Mother, any distance…
• Explore the meaning of Armitage’s
poem ‘Mother, any distance…’ and how
the meaning is conveyed
Why are we reading Simon Armitage?
There are two questions on your Literature exam…
There’ll be one on ‘Of Mice and Men’
and another on poetry… the poetry question will ask you to compare
poems by Carol Ann Duffy, Simon Armitage and some older poems
(which we’ll look at next)
This one exam, added to your Educating Rita and Macbeth
assignments makes up the whole of your English Literature
GCSE (so we’re very, very nearly there!)
Before You Were Mine
I’m ten years away from the corner you laugh on
with your pals, Maggie MeGeeney and Jean Duff.
The three of you bend from the waist, holding
each other, or your knees, and shriek at the pavement.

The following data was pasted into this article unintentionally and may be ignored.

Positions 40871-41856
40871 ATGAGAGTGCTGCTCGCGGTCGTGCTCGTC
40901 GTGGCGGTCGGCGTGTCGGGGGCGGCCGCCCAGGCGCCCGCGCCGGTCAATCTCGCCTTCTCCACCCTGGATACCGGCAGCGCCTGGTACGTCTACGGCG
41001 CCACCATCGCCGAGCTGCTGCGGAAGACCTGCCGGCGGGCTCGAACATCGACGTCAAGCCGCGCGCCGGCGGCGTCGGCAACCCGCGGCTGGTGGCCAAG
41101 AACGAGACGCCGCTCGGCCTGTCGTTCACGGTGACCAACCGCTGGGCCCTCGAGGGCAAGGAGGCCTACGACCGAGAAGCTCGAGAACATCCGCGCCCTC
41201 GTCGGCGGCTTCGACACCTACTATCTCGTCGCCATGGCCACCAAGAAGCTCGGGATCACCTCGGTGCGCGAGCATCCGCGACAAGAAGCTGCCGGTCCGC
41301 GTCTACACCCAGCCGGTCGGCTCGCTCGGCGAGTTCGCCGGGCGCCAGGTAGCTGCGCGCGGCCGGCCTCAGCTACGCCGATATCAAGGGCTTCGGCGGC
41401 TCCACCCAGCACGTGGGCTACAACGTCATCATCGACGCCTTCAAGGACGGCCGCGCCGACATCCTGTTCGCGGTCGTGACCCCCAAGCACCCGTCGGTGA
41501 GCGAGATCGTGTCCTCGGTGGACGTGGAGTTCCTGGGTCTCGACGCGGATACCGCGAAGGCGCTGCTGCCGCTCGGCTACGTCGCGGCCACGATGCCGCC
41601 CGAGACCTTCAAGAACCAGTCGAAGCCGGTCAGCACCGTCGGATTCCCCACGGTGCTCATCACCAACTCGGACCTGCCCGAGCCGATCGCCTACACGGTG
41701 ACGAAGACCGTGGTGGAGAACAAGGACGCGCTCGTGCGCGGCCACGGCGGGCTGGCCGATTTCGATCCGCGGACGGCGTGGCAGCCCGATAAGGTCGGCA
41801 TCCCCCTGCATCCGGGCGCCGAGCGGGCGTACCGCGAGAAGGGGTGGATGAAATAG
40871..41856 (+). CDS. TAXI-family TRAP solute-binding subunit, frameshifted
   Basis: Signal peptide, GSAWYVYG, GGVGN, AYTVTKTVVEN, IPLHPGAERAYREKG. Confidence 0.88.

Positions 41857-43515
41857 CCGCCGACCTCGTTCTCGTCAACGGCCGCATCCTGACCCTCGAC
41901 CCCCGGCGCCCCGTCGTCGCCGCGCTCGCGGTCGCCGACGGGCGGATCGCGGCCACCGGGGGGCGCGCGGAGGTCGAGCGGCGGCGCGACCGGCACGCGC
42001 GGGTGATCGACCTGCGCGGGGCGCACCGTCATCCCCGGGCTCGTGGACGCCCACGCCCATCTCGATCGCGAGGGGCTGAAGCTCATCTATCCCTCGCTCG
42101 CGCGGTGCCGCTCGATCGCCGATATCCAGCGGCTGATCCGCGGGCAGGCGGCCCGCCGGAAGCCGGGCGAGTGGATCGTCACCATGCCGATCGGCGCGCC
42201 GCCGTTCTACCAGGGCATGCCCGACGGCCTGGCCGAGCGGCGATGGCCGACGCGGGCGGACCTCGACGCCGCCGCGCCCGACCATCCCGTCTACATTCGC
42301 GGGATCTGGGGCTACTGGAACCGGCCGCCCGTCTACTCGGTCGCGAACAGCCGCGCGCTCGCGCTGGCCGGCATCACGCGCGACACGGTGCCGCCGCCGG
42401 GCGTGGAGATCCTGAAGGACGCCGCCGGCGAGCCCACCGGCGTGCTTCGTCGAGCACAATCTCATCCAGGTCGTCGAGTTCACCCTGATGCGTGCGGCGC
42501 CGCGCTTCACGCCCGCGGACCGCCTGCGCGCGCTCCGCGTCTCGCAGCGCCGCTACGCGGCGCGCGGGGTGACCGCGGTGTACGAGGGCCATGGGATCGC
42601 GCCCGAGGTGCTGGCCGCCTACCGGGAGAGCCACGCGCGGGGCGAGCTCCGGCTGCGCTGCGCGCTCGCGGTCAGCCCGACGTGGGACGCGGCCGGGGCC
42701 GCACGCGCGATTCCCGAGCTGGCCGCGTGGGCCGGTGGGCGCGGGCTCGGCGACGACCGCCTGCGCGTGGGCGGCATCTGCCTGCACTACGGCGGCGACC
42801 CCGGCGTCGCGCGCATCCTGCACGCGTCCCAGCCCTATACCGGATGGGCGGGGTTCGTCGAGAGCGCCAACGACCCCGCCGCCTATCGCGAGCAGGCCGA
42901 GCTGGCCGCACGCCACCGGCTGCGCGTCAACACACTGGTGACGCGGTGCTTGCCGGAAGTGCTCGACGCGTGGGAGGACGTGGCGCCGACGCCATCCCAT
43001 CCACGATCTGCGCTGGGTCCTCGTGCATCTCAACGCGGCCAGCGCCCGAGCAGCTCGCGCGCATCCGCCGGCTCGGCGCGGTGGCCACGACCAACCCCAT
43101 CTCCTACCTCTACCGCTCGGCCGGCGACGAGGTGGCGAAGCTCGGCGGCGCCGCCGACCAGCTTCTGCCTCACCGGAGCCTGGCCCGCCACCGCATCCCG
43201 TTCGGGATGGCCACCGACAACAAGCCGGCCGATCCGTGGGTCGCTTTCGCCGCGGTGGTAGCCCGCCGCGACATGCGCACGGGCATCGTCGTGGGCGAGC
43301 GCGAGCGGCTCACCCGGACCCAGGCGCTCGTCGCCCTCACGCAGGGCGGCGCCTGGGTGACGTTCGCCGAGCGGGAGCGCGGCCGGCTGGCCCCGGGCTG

Your polka-dot dress blows round your legs. Marliyn.
I’m not here yet. The thought of me doesn’t occur
in the ballroom with the thousand eyes, the fizzy, movie tomorrows
the right walk home could bring. I knew you would dance
like that. Before you were mine, your Ma stands at the close
with a hiding for the late one. You reckon it’s worth it.
The decade ahead of my loud, possessive yell with the best one, eh?
I remember my hands in those high-heeled red shoes, relics,
and now your ghost clatters toward me over George Square
till I see you, clear as scent, under the tree,
with its lights, and whose small bites on your neck, sweetheart?
Cha, cha, cha! You’d teach me the steps on the way home from Mass,
Stamping stars from the wrong pavement. Even then
I wanted the bold girl winking in Portobello, somewhere